If you are a client and interested in purchasing Savings Bonds this upcoming tax season, let us know or contact our office at 508.203.1676.


  1. https://www.irs.gov/refunds/using-your-income-tax-refund-to-save-by-buying-us-savings-bonds
  2. https://www.treasurydirect.gov/indiv/products/prod_ibonds_glance.htm

 

What is an Enrolled Agent (EA)?

An Enrolled Agent (EA) is a tax expert that can handle the same issues as a Certified Public Accountant (CPA) or Tax Attorney, when it comes to representation before the Internal Revenue Service (IRS).

“EA’s tend to focus on preparing taxes, and many specialize in tax resolution.  An EA is authorized by the U.S. Department of the Treasury to represent taxpayers before the IRS for audits, collections, and appeals.” – Kulp, Kayleigh. “EA vs. CPA: Which is Right for You?” Fox Business. Fox Business, 26 Mar. 2012. Web. 6 July 2017.

While a CPA may perform many accounting and financial services, some may not specialize in taxation.

An Enrolled Agent is a federally authorized tax practitioner who may also handle many state tax issues with a duly authorized Power of Attorney.  See our blog on “Why do I need a Power of Attorney?”

Like CPAs, Enrolled Agents must maintain a certain number of hours of continuing education to maintain their license.

There are factors to consider when determining which licensed tax professional to hire.

https://www.irs.gov/tax-professionals/enrolled-agents/enrolled-agent-information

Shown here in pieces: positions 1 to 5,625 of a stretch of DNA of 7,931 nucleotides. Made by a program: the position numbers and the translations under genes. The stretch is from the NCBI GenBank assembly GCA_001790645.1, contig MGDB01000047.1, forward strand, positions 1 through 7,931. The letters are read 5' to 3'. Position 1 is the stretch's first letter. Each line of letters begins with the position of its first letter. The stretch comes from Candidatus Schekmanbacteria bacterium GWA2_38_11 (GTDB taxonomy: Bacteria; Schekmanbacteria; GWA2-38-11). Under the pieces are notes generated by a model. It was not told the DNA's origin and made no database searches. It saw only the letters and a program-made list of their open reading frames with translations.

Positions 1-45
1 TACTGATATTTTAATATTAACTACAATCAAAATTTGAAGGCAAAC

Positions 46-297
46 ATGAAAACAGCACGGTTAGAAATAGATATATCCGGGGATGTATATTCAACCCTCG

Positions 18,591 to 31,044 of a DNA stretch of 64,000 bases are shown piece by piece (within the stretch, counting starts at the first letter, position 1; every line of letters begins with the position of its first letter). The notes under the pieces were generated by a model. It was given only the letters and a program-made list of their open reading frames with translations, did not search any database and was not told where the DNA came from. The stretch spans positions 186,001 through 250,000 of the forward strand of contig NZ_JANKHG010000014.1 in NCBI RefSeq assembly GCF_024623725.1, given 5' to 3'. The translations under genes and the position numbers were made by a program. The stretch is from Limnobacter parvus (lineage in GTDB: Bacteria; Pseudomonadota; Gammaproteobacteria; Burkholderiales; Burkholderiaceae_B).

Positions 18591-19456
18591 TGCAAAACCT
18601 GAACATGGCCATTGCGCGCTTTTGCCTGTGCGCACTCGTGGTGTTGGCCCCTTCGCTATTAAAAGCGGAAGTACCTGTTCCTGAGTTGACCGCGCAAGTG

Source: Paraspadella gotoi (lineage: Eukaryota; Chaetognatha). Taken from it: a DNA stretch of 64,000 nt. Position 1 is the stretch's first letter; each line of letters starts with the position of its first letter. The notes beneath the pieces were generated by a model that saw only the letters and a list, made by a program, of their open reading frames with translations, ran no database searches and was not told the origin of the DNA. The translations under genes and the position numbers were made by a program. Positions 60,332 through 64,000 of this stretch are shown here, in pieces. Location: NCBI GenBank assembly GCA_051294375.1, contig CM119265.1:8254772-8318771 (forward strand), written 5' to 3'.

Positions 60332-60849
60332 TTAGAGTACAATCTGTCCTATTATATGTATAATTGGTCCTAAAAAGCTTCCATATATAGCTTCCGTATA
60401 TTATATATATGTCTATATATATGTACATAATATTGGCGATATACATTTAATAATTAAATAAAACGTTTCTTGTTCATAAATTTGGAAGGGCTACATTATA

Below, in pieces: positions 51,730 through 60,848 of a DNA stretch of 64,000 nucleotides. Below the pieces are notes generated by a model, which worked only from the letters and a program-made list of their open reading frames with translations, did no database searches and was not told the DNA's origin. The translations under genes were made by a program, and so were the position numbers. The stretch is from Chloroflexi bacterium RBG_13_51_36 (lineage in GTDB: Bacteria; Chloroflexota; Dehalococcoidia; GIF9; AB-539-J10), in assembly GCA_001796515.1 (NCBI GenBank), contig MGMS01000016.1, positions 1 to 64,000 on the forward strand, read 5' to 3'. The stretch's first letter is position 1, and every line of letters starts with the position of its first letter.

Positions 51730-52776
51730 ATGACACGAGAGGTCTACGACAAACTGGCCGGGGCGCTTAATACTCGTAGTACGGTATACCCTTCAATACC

To learn more about my professional credential, as an EA, and experiences select the link below.

Shanikwa Davis, EA, MST

Principal Owner @ S. Davis Tax Consultants

What is a 529 Plan and those Savings Accounts You Discussed?

A 529 Plan & Coverdell ESA offers options to put away cash in an investment vehicle that can grow tax-deferred and ultimately be distributed tax-free as long as they are used for what is considered qualified education expenses.

Coverdell, though it has more contribution limits, is less restrictive in terms of qualified expenses, especially for K-12. [Whereas the 529 Plans can only be used for K-12 tuition.]The $2000 annual contributions allowed are subject to income limits, depending on filing status (Single $110,000 and MFJ $220,000).
529 Plans are broader in functionality and deductions are available on the state income tax return.

How to Save for Your Child’s College Tuition? – NECN 08/27/2019
Select link to see video

Each state administers the plans, sets the deductible amounts and totals that can be contributed for a beneficiary.


Contributions for both plans are counted when considering gift tax implications. (2019 – $15,000 or split with spouse $30,000)

For 2019:
Massachusetts residents are eligible for deduction of $1000 ($2000 MFJ)

Aggregate contributions: $400,000

Rhode Island residents are eligible for deduction of $500 ($1000 MFJ)

Aggregate contributions: $395,000

Connecticut residents are eligible for deduction of $5,000 ($10,000 MFJ)

Aggregate contributions: $300,000


**Consult your tax advisor for specific questions.**

Speaking Engagements

 

family.jpgShanikwa has been a guest presenter and speaker for higher education institutions, business meeting, conferences, and community based organizations over the last five years.

You may schedule or submit a booking request by emailing admin@sdavistax.com to discuss availability and all the details of your event.